Following on my list of writing prompts, the one for today is Authenticity.
This is such an interesting subject. Something at once so simple and so hard, and so important for self-direction and consent.
I’m going to start by describing what authenticity means to me. To me, authenticity is the most honest and true expression of something. What is on the inside, is what is expressed on the outside. What is true and honest for someone, is said and is made known. That is what it means to be authentic. For me, authenticity sits along other words such as integrity, honest, true. For me, authenticity is about an honest and clear, direct expression of self.
It is obscured by coping strategies, stress responses, people pleasing/accommodating behaviours, or any other self-concealing things. One of the most tragic aspects of trauma is how it can scare and rob us of authentic expression. In some situations, this behaviour can be necessary for coping and even survival. Due to oppressive and discriminatory environments, discreet and explicit threats of all types of harm and violence, authenticity can be so damaged and compromised, not just in individuals but in the culture and environment as a whole. There are so many circumstances in which authenticity is broken. And in those places, and in that knowing, I still believe it can survive, that it is possible, that it can make it’s way. That there has to be a way.
Authentic expression to me is what is made known when a person has given themselves permission to, and continues to commit to, braving it as their truest version of them-self, with their bare self, intentions, ways and purpose made visible and freely expressed.
It is also the absolute centre point and guiding anchor for self-direction and meaningful consent. It is what gives the ‘self’ in self-direction meaning, and from which we can hear a ‘yes, no or maybe’ of consent. There is plenty in our world and culture to make us fearful and confuse us away from this centre point, and cause us to lose alignment with ourselves and therefore blur or mask our honest authentic expression. There are circumstances in which it may feel impossible and life threatening to be honest, true and free in our expression of ourselves.
But when we lose ourselves in this way, we also lose our lives. We lose ourselves, and everything after that is a mess because it’s based on a misleading and false sense of things.
How can you experience or engage in consensual living and relationships, if your way of being is wobbling all over the place when it comes to authenticity?
In order for something to be meaningful consensual, it must be an informed choice, freely given. If someone is behaving inauthentically, for what ever reason – is hiding, concealing, their real heart, centre of self, their true alignment and expression, then how can another come to then in a consensual way? They can’t see what it is they are really doing, in order to make an informed choice. And the choice isn’t freely given, if it’s been somewhat controlled by the presentation of information that is designed or limited in some way to sway through withholding.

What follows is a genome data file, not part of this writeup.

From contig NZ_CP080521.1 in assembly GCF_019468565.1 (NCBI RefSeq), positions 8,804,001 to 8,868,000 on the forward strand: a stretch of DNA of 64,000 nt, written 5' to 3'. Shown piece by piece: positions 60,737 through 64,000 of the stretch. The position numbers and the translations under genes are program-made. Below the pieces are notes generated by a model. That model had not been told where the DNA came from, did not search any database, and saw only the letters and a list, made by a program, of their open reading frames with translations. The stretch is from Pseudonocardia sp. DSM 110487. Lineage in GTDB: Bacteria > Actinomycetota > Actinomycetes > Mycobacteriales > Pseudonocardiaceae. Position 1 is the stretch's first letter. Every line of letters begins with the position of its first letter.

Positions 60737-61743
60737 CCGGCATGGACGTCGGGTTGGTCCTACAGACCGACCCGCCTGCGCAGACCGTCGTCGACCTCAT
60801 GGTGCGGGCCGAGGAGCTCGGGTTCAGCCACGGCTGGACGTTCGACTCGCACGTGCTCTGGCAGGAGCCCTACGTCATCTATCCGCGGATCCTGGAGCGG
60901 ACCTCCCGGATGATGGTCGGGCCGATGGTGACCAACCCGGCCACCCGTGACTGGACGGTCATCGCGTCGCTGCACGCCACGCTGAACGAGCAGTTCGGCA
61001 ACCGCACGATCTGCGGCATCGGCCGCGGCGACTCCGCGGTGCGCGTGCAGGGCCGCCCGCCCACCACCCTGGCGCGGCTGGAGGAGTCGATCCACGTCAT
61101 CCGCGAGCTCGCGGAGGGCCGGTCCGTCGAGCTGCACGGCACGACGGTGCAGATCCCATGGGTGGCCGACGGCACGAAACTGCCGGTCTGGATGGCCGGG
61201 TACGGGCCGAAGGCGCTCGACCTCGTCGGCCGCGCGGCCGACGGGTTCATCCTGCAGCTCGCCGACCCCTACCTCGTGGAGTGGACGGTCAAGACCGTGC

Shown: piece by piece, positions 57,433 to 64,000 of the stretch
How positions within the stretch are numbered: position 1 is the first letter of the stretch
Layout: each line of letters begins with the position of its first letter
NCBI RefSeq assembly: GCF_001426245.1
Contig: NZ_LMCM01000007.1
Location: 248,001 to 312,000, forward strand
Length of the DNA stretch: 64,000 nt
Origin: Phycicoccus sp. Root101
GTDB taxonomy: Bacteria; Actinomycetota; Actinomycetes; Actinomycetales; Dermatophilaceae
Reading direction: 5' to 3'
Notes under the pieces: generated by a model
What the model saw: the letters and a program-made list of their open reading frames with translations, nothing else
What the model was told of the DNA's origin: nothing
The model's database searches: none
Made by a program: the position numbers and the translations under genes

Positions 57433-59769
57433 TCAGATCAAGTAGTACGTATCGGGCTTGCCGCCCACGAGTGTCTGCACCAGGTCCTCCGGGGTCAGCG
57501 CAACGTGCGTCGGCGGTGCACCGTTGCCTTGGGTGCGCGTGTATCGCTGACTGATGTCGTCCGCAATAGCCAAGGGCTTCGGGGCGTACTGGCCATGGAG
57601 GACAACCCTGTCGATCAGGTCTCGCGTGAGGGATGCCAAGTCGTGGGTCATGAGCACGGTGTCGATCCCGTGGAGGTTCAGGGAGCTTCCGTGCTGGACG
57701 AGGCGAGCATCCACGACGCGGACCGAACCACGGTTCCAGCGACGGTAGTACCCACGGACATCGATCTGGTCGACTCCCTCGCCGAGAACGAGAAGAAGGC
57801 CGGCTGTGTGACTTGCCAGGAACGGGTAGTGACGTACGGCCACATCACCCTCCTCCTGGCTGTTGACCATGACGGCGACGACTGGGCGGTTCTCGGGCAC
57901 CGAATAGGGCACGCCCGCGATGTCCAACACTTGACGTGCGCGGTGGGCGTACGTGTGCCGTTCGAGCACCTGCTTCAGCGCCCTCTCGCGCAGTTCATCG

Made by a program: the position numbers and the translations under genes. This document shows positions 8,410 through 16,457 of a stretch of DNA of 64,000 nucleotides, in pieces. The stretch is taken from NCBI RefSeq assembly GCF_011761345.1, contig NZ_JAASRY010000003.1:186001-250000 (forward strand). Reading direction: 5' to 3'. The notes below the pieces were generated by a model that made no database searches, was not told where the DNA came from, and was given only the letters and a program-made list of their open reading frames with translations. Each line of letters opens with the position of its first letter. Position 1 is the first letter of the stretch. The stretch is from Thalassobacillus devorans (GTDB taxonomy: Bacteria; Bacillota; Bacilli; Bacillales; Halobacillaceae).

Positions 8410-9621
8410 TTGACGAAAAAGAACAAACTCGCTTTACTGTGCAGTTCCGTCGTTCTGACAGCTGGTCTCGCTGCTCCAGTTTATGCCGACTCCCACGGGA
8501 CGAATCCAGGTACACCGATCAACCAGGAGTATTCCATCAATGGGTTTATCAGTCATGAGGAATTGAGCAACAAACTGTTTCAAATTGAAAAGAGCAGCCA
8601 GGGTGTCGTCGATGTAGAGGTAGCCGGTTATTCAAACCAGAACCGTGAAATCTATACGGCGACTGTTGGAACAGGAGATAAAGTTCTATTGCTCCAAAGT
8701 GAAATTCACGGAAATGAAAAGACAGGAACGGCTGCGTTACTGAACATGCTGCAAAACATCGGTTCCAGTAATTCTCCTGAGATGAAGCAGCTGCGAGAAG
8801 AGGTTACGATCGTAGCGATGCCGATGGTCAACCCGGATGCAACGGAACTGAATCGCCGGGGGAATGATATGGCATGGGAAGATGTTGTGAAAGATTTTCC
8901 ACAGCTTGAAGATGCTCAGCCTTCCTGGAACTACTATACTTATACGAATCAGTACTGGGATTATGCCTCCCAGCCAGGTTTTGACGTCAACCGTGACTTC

It is true, that for many people it can be difficult to even locate this authentic centre. The dominant culture in which we live serves to separate us from our selves in many macro and micro ways throughout our lives from the earliest days. We’ve been grown in a soil of interpersonal and institutional violence against the self and authentic expression, where full range of emotional and other expressions of self are curtailed, limited, and loaded in various ways. This makes our engagement with our self and the world around us feel dangerous or alluring, influenced and biased in ways that lead us away from authenticity and can trigger experiences of stress and result in the adoption of coping strategies mentioned above.
And the dominant cultural resistance/erasure of the natural phenomena of lifelong learning, change, growth and evolution can stifle and limit us to a single version of ourselves, again cramping our authentic expression lest it in some way disrupt our lives or endanger relationships and foundations.
However, and this all being said. We can return to ourselves. We can find ourselves. We can work and and practice expressing ourselves. We can take risks. We can try, and practice, and work towards a new normal where authenticity feels natural and normal, and part of life. Where it just feels like us, integrated, and whole and free. Where we feel free and wouldn’t want to hide away ever again, because we love and treasure authenticity so much and know what the cost is of anything else, and all we can imagine is a world in which authenticity is in all the places and is the baseline for love and relationships. All we want is to feel the heat of that burning soul fire, that authentic heart and self.